Archive for March, 2012
I speak in public a lot, which is a weird thing for a person with as much social anxiety as I have to do. I mean, I can barely speak in private.
But if you’re going to be a writer in the present century you pretty much have to do it. And the truth is, after hating it and fucking it up 10,000 times – and many of the people reading this blog have probably seen me fuck it up in person — I’ve actually started to like speaking in public. A few weeks ago I interviewed Ray Kurzweil at SXSW, and I figured it would be in some dinky hotel conference room named after some 19th Century sailing vessel, but it turned out to be in an auditorium that sat 3,200 people. And it was mostly full.
And the funny thing is, I think it went fine. I’m pretty sure my head didn’t explode, and that I spoke in English most of the time. (Ray was, as usual, brilliant.) Afterwards going back up to the green room Al Gore was in the same elevator as us, so that’s mostly what I remember about the whole thing. But I’m pretty sure it went OK.
So since I’ve thought about it a lot, I’m going to pass along the lessons that I have so painfully learned in the form of this guide to Public Speaking … the Lev Grossman Way!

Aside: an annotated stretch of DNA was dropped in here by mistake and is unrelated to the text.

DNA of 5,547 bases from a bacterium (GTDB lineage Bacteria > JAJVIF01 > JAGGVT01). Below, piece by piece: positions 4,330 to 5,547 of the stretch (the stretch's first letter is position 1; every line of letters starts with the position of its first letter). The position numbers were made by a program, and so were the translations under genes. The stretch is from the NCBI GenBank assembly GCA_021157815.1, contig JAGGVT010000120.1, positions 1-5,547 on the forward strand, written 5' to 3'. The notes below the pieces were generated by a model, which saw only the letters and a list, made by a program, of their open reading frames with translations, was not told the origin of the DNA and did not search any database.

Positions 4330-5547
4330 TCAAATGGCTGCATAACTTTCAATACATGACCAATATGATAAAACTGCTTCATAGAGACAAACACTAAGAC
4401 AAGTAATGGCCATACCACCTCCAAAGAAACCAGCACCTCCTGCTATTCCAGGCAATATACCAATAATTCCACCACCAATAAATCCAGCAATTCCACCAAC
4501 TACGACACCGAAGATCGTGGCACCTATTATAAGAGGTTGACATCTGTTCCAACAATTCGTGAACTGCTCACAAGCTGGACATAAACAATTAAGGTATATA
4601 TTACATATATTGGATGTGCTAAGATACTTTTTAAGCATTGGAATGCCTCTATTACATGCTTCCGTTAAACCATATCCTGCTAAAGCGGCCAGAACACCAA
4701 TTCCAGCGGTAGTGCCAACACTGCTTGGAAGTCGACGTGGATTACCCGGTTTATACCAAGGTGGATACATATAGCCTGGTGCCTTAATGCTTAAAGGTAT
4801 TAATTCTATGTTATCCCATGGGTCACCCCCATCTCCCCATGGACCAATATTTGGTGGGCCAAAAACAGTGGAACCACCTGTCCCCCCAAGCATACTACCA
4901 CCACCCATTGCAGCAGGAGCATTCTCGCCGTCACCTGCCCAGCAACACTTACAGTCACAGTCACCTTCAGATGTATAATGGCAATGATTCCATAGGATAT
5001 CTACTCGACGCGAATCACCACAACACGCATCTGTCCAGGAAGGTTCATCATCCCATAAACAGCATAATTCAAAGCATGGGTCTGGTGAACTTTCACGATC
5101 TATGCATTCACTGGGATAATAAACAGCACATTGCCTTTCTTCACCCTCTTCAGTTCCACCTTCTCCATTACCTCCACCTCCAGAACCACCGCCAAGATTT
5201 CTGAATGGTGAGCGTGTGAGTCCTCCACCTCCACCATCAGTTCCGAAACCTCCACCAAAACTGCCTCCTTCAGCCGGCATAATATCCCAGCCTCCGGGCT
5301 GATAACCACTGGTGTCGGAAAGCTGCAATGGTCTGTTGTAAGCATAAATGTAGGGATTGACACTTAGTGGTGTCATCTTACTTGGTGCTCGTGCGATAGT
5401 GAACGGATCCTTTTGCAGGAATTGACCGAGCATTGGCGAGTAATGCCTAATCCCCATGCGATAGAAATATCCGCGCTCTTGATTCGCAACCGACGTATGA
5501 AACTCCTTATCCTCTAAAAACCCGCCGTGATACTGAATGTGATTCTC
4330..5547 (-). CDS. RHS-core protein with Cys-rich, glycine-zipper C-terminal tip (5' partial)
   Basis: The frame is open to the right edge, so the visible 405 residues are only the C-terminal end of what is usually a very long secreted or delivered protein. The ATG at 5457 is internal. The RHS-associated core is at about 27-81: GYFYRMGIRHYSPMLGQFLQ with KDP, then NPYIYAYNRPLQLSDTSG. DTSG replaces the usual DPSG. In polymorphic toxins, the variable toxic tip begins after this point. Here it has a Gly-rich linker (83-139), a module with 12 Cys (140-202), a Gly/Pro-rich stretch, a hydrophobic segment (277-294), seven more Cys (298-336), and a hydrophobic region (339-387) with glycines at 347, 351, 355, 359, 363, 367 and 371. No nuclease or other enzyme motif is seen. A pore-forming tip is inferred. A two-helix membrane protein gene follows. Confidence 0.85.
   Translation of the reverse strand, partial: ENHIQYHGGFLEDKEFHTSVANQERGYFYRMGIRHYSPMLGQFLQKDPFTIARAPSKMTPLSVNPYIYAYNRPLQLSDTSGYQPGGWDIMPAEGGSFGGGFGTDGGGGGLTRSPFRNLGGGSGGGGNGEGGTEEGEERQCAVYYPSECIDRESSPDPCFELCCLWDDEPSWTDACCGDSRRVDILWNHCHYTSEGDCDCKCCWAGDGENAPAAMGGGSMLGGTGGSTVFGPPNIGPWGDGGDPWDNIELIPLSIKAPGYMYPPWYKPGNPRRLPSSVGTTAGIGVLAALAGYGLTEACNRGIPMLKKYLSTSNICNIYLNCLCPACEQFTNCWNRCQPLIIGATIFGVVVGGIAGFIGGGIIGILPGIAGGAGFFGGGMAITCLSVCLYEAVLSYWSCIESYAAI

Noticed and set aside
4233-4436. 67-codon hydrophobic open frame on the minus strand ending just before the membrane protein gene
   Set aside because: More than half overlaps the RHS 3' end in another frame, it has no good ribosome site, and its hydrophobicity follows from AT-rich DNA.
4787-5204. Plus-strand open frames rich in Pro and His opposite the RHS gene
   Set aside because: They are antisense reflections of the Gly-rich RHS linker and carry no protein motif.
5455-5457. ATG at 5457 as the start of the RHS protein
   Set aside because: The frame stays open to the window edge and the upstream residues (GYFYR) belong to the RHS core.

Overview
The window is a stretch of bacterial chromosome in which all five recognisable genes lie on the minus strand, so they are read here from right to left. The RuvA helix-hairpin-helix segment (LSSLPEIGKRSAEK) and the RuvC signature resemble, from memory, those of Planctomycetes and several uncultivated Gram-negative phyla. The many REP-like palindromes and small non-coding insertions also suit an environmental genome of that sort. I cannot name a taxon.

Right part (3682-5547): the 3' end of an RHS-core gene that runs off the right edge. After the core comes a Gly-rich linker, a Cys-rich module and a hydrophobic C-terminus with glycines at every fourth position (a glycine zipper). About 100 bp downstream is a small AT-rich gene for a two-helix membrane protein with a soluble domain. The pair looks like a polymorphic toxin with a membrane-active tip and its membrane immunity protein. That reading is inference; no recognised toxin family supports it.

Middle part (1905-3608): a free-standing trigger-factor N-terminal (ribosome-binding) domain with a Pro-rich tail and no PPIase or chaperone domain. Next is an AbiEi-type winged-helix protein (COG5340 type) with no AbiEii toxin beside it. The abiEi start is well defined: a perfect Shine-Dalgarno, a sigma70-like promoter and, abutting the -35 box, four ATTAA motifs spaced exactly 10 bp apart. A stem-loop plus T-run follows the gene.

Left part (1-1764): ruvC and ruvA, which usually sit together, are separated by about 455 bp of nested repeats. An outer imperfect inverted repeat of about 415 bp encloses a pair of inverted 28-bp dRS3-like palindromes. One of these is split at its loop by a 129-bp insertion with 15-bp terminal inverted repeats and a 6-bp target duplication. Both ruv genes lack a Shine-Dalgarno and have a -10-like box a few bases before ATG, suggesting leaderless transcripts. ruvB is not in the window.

Lesson 1: Ignore your autonomic nervous system. At this point I’m so used to my heart racing and my palms sweating during an event, it doesn’t even freak me out anymore. I expect it and let it run its course and know it for the atavistic evolutionary response that it is. I don’t worry about it. In fact if that ever doesn’t happen when I’m in front of an audience, call 911.
Lesson 2: Wear something you like. It’s sort of like the broken-windows policy: if you think you look OK, you may actually start to feel OK.
Lesson 3: Do not, repeat not, look at people’s faces. When I’m speaking I look at the aisles and the doors and the lights and the back wall, but not the people. This is because when people are listening to you speak, they tend to look weird. It’s just a fact. I do this too: you feel like the speaker can’t see you, so you’re free to let your face be totally blank and expressionless. But when the speaker sees that, they think they’re absolutely dying on stage. I try not to read too much into it. At readings people tend to look the same when they’re bored as when they’re totally fascinated. The only way to find out if anybody’s actually paying attention out there is to make a joke. If nobody laughs, yep, you’re dying.
Lesson 4: Massively over-prepare. Unless you’re superhuman, if you want to speak coherently in front of a crowd, without notes, then you have to run through your speech, like, a lot of times. More times than you’d think. It’s like drinking water before you go to bed after a big night out: just force yourself to do it. I don’t write things down, or memorize a specific wording for what I want to say, because then it comes out sounding robotic. But I do practice saying what I’m going to say, in different ways, over and over again.
Lesson 5: Either have a beer or don’t. I’ve tried it both ways. Rule of thumb, if I’m in a bar, and other people are drinking, I’ll have a beer. This may or may not make me a better speaker. But the point is: I like beer.